Through the Viewfinder: Vibrant Places, Duration and Immanence

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dc.contributor.advisor Monteith, A en Chrisstoffels, John en 2019-02-25T00:08:57Z en 2018 en
dc.identifier.uri en
dc.description.abstract This thesis explores philosophical issues around duration and perception in film and HD video through the materiality of analogue film within the present digital epoch. In particular, the 16mm Bolex camera has provided specific opportunities to write and make creative work juxtaposed alongside, or imbedded within, digital film formats and equipment. These works examine and explore the vibration between memory and immanence. Via the privileged view through the camera lens, I endeavour to create film works that are a response to my first-world, increasingly transient lifestyle and societal experience. As I gaze into the viewfinder, I am also contemplating the operation of the camera, my connection with it and, arguably, my place in the universe. An ontological search for my place in the world as a first-generation New Zealander of Dutch descent has centred my focus around two specific periods connected to my genealogy. First is the Dutch Golden Age of the seventeenth century, where modern trade and banking developed alongside the life and times of philosopher Baruch Spinoza and scientist / inventor Christiaan Huygens. Second, I will look to De Stijl in the Netherlands in the early twentieth century; specifically, the Rietveld Schröder House (1924) in Utrecht. The neoplastic ideas within this building, like the paintings of Piet Mondrian, sought to unify the early twentieth-century world by stripping back reality with mystical and abstract solutions. Utilising Gilles Deleuze's writings on cinema, I have created artworks that endeavour to evoke a consciousness that shakes us out of the repetitive, automatic actions in our daily lives; that which Henri Bergson calls the sensori-motor schema. Maya Deren's experimental 1943 masterpiece Meshes of the Afternoon is one such film that dynamically experiments with the architectural space of a house and the non-linear assemblage of memory in order to transform the everyday / banal into a cinema of abstraction. This work has formed the basis of some experiments created as part of the candidacy. With the focus of a transcendent or spiritual utopia shifted to the immanent and anthropological non-place (1992) of Marc Augé and Michel Foucault's other spaces (1967), I have made artworks that aim to a create a consciousness around the multiplicity of places. For Gilles Deleuze and Felix Guattari in A Thousand Plateaus: Capitalism and Schizophrenia (1980), this would be the creation of a line of flight away from an oppressive society. This is the reason for this research; a way out of a current impasse through the creation of a new cinema language, or better still, Deleuze's 'camera consciousness', re-imagined as what I would like to call 'Bolex consciousness'. The haptic / optic (anti-digital) nature of the Bolex 16mm camera creates the vibrational immanent place par excellence at the centre of this new, utopian way of seeing. en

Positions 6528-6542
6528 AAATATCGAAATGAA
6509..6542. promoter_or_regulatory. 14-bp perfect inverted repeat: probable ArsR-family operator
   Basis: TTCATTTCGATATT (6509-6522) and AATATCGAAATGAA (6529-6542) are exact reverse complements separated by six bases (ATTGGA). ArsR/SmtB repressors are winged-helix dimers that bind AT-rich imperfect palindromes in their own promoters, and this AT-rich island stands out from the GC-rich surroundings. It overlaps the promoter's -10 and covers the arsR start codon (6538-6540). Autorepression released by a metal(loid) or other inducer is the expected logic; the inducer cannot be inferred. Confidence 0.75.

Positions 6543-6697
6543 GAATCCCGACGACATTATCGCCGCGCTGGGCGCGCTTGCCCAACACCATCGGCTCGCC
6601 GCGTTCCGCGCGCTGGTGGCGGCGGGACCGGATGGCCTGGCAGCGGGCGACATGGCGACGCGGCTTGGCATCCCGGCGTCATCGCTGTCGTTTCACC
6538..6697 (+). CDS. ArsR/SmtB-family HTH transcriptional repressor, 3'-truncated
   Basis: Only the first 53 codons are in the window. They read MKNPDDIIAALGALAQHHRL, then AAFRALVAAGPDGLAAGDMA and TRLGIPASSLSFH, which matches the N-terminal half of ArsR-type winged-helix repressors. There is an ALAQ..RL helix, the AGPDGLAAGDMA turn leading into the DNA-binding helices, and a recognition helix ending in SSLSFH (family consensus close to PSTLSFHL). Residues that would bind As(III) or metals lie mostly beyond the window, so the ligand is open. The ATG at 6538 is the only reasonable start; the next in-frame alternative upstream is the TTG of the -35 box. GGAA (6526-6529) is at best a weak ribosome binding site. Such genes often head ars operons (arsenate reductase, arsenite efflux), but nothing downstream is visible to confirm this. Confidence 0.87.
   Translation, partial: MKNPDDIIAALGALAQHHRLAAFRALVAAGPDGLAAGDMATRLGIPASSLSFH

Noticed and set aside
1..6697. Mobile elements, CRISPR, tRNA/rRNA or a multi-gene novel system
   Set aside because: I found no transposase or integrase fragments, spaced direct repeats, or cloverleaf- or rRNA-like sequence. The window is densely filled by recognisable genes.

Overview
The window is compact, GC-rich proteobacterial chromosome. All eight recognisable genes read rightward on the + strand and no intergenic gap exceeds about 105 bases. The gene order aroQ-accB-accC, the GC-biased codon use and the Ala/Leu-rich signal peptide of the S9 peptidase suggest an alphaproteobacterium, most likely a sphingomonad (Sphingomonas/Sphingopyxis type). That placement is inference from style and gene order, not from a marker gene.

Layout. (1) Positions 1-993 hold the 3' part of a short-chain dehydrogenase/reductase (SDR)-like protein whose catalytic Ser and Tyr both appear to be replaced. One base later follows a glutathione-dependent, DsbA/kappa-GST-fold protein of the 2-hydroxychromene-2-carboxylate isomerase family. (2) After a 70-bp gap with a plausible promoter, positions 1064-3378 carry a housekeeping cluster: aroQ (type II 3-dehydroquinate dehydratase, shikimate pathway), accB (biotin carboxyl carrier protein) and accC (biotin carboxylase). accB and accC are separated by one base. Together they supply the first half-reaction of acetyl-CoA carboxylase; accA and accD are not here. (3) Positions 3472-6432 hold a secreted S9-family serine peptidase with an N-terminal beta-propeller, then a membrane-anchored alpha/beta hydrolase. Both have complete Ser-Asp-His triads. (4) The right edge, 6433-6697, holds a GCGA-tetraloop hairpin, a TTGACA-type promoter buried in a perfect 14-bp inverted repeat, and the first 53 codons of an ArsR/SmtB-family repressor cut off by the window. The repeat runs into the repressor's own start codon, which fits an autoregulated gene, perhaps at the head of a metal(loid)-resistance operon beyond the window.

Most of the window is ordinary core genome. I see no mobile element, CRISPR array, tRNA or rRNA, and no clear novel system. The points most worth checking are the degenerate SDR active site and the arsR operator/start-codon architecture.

dc.publisher ResearchSpace@Auckland en
dc.relation.ispartof PhD Thesis - University of Auckland en
dc.relation.isreferencedby UoA99265136812402091 en
dc.rights Items in ResearchSpace are protected by copyright, with all rights reserved, unless otherwise indicated. Previously published items are made available in accordance with the copyright policy of the publisher. en
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dc.title Through the Viewfinder: Vibrant Places, Duration and Immanence en
dc.type Thesis en Fine Arts en The University of Auckland en Doctoral en PhD en
dc.rights.holder Copyright: The author en
dc.rights.accessrights en
pubs.elements-id 763539 en
pubs.record-created-at-source-date 2019-02-25 en
dc.identifier.wikidata Q112935958

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